Anybody who lives in a planned community most likely is part of a homeowners association which requires members to pay fees. The fees cover the day-to-day operating expenses of the community. Unfortunately, the regular dues don’t always cover all of the association’s expenses, especially if there are unexpected costs that the reserves can’t account for. This is where HOA special assessments come in.
In this article:
- Understanding HOA Special Assessments
- How HOAs Form Their Budget
- What Is an HOA Special Assessment?
- Why Special Assessments are Necessary
- Are HOA Special Assessments Legal?
- Consequences of Refusal to Pay
- The Bottom Line
Understanding HOA Special Assessments
To long-time members of homeowners associations, special assessments aren’t anything new. The need for them arises every now and then, especially in times of disaster or emergency. However, if you’re relatively new to the HOA scene, you may get confused. Why would an association charge you a special assessment on top of monthly fees? Shouldn’t an HOA have a reserve fund to cover unexpected expenses?
Before we further explain what special assessments are, it is important to understand how HOAs form their budget and how they receive their money.
How HOAs Form Their Budget
Every year, the board will craft a community budget that includes how much each household must pay in monthly HOA dues. These dues will go to two separate areas of the budget.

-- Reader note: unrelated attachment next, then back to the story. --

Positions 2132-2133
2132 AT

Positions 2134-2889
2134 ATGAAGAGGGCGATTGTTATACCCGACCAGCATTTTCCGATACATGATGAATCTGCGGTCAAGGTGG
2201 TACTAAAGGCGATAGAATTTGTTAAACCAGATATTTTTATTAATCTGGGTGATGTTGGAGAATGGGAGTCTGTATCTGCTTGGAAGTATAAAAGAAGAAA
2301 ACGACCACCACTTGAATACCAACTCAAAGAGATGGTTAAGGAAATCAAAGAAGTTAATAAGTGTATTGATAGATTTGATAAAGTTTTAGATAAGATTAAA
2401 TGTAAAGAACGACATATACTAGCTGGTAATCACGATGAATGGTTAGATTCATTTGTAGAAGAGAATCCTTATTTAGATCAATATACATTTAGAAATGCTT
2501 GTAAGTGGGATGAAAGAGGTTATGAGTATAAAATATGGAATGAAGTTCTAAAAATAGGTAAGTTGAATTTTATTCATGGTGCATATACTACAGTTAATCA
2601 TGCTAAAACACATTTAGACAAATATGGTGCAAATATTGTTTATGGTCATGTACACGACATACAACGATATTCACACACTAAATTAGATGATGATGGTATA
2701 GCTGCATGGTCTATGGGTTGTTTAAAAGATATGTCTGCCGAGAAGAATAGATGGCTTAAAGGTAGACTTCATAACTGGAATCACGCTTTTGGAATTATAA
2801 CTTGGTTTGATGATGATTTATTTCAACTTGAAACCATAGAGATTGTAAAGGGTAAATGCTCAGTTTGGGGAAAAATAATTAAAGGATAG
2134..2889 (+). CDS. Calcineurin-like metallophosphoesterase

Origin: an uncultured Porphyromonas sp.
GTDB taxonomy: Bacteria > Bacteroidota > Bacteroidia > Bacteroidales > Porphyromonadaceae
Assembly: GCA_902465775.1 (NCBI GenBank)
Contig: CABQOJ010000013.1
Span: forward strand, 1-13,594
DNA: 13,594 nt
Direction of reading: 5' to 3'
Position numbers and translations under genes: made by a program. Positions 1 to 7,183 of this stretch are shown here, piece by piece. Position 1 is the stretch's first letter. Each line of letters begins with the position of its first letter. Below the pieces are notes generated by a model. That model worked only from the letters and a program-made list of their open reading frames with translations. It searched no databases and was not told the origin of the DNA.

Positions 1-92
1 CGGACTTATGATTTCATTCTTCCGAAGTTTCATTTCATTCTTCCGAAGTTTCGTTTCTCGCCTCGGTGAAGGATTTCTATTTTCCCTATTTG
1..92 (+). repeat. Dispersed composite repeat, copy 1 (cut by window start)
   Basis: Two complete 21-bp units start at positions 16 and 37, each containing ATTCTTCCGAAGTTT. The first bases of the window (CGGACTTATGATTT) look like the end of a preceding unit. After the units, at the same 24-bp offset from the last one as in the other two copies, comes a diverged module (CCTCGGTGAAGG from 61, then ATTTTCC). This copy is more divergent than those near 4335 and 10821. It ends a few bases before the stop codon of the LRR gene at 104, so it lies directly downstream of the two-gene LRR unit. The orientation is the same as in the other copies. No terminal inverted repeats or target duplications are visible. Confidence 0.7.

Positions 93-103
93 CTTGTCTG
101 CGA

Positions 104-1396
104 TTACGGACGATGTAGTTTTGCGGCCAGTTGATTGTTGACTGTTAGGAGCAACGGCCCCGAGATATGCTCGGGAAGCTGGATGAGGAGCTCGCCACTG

Most of it will help the HOA cover current year operating expenditures. This can include budget items like landscaping, pool maintenance, playground maintenance, insurance, and so forth.
The rest of the dues will go into the reserves, which is a part of the budget set aside for long-term repairs and replacements. This can include roof replacement for the community clubhouse or the cost of repaving the roads. The reserves also cover unforeseen costs that the association can’t plan for.
HOAs need to have a solid amount of money saved away in the reserves. Not all expenses can be foreseen, but most can. The board needs to plan 3, 5, or even 10 years in advance to plan for future repairs, maintenance, and other costs. Unfortunately, if the reserves don’t cover all of these costs, an HOA special assessment may be necessary.
What Is an HOA Special Assessment?
As you may have figured out by now, an HOA special assessment is an extra fee an association may charge homeowners in case reserve funds are insufficient. There are a few possible reasons why your HOA might impose a special assessment:
- The HOA board failed to properly calculate monthly expenses
- There is a budget deficit brought on by some homeowners defaulting on their monthly dues
- Unforeseen repairs are needed due to a natural calamity that the association’s insurance does not cover
- Some amenities or fixtures require upgrading or replacing
- The addition of new community amenities
As for the difference between regular vs special assessment, the former is the computed monthly dues homeowners pay for the year. As stated above, these monthly dues are budgeted by the HOA board. A special assessment, on the other hand, occurs sporadically, which means homeowners don’t pay them on a monthly basis. They cover special needs, as opposed to regular assessments, which cover day-to-day expenses.
Why Special Assessments Are Necessary